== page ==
Did you know a hundred thousand Chinese men from Shandong province were shipped to Europe during World War I to support the troops in various ways? According to an article in the South China Morning Post they dug trenches, unloaded cargo ships, repaired vehicles and tanks, assembled artillery shells, worked in munitions factories and carried water to the troops. The Chinese Labour Corps maintained docks, railways, roads and airfields. As late as 1919, Chinese labourers still remained in France and Belgium helping clear the rubble, bury the dead and clean up the battlefields.
Thousands of them died on the transports that brought them to Europe from China because of the cramped, inhumane conditions or because their ships were attacked by German submarines. Thousands more were killed during battles.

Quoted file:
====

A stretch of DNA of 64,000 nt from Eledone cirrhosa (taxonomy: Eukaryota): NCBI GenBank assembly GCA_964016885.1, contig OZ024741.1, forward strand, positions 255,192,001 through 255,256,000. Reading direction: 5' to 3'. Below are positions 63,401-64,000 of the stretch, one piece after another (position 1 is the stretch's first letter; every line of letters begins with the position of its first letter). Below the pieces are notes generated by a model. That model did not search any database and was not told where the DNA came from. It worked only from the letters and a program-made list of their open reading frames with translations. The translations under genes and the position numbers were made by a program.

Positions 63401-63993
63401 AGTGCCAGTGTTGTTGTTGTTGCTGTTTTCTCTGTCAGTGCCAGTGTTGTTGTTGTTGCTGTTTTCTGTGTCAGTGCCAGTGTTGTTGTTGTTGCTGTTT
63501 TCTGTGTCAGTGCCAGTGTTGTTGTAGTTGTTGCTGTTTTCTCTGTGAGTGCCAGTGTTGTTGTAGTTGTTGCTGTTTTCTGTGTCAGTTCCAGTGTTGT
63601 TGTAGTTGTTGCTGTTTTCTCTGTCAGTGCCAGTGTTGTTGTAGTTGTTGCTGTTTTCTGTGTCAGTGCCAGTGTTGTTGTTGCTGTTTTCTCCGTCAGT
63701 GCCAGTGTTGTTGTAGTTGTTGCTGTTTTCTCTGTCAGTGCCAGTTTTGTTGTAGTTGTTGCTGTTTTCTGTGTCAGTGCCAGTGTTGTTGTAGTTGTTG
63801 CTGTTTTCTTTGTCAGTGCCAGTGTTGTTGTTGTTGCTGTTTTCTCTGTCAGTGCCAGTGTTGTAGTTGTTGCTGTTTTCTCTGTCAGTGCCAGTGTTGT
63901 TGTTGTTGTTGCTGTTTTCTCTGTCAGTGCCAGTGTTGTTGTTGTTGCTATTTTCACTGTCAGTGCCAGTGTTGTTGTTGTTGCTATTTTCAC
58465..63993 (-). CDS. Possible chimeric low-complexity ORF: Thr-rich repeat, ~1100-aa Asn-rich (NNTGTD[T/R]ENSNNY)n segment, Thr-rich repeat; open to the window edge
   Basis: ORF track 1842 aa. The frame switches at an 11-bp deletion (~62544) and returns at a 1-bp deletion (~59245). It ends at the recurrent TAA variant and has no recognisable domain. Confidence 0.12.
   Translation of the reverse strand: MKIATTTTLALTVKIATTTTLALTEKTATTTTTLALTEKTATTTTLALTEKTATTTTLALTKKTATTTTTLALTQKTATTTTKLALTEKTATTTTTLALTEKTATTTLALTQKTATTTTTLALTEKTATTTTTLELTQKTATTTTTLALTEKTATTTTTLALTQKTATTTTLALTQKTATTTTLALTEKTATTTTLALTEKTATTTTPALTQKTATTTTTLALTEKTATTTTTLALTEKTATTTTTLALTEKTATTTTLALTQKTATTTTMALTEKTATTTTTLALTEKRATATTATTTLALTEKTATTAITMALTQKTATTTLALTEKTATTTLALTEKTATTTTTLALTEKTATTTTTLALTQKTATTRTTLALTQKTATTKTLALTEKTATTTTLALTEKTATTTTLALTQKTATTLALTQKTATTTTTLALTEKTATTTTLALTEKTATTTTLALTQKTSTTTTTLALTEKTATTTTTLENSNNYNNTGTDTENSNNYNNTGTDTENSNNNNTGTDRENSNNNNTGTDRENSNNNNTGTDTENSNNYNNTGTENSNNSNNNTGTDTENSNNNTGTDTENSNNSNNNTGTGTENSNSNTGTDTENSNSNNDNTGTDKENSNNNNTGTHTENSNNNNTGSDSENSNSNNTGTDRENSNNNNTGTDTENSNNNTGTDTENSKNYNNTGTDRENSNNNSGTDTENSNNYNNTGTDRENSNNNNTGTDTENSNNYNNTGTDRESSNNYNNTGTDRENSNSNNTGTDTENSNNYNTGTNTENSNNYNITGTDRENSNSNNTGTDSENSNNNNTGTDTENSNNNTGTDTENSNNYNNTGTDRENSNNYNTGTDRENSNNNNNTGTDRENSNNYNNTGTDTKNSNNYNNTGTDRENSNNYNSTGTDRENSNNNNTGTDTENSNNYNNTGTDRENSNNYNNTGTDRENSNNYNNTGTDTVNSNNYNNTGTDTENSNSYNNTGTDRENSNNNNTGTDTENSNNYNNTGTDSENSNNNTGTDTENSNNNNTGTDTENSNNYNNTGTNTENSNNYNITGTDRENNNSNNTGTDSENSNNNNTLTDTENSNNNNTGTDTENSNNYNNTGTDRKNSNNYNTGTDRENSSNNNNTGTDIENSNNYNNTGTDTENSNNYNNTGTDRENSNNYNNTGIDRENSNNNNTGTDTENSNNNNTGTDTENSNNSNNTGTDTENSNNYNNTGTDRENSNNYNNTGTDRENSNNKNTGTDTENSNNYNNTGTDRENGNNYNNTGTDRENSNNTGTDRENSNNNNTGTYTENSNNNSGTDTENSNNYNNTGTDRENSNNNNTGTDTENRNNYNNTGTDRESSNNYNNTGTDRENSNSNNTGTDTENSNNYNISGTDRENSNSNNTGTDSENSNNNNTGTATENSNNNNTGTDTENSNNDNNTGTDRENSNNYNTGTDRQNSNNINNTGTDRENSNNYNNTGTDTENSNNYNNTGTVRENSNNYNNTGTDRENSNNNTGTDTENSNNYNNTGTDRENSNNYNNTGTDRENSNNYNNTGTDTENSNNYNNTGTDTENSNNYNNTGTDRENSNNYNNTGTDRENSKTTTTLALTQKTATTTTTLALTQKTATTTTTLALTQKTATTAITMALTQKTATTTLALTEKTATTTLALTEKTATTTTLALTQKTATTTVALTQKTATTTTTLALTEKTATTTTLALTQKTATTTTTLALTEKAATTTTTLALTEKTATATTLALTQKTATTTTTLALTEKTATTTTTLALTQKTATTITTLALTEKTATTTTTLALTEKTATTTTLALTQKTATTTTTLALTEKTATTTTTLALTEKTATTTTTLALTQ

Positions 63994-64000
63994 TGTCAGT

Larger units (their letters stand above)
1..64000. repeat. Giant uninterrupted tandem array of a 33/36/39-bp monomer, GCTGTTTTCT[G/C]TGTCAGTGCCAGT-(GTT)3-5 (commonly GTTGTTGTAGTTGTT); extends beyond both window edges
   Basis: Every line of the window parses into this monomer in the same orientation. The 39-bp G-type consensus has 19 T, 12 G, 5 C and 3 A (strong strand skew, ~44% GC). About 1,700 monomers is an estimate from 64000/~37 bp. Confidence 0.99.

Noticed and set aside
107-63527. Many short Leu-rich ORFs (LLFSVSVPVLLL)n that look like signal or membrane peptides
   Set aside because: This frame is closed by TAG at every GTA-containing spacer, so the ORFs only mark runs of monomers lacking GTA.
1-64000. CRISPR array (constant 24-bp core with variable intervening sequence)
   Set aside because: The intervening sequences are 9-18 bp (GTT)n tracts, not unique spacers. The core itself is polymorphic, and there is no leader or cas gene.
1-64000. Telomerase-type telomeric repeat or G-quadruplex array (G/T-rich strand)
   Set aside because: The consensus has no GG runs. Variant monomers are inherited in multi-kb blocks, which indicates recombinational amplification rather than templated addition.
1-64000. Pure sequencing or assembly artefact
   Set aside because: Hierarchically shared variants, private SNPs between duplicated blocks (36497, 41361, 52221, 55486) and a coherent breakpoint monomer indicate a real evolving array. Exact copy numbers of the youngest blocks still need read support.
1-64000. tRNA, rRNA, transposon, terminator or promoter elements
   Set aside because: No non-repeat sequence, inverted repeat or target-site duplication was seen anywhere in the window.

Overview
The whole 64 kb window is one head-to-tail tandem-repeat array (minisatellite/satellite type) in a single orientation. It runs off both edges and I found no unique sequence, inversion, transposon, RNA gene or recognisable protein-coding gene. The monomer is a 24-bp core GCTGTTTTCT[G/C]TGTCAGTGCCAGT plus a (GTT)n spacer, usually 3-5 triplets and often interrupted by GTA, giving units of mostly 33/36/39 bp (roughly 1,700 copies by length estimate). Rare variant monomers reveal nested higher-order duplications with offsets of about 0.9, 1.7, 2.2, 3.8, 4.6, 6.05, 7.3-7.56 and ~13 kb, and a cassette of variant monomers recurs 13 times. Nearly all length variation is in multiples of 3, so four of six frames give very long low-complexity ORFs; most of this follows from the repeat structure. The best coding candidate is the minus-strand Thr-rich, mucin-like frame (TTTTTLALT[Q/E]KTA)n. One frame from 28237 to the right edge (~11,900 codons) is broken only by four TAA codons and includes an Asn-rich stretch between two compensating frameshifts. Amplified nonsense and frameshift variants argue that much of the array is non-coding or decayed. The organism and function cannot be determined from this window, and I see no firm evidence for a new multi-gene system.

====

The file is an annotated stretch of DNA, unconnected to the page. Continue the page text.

Of course I knew it was largely because of a Chinese labor force that Canada’s railroad had been built in the early 1880s and that hundreds died in the process. Interestingly a CTV News story says that during World War I many of the Chinese workers shipped to Europe via Canada. More than 80,000 labourers landed in Vancouver and travelled by train across the country to Halifax, where they boarded ships for France, Belgium and Britain. It was a top-secret operation so Canadians didn’t even know about it.
In recent years there has been an effort to recognize the contributions of the Chinese war support contingent particularly in Britain where a permanent monument will be erected in the Chinese workers’ memory and where educational workshops are raising awareness of their contributions. Perhaps an awareness of their contribution needs to be heightened in Canada too.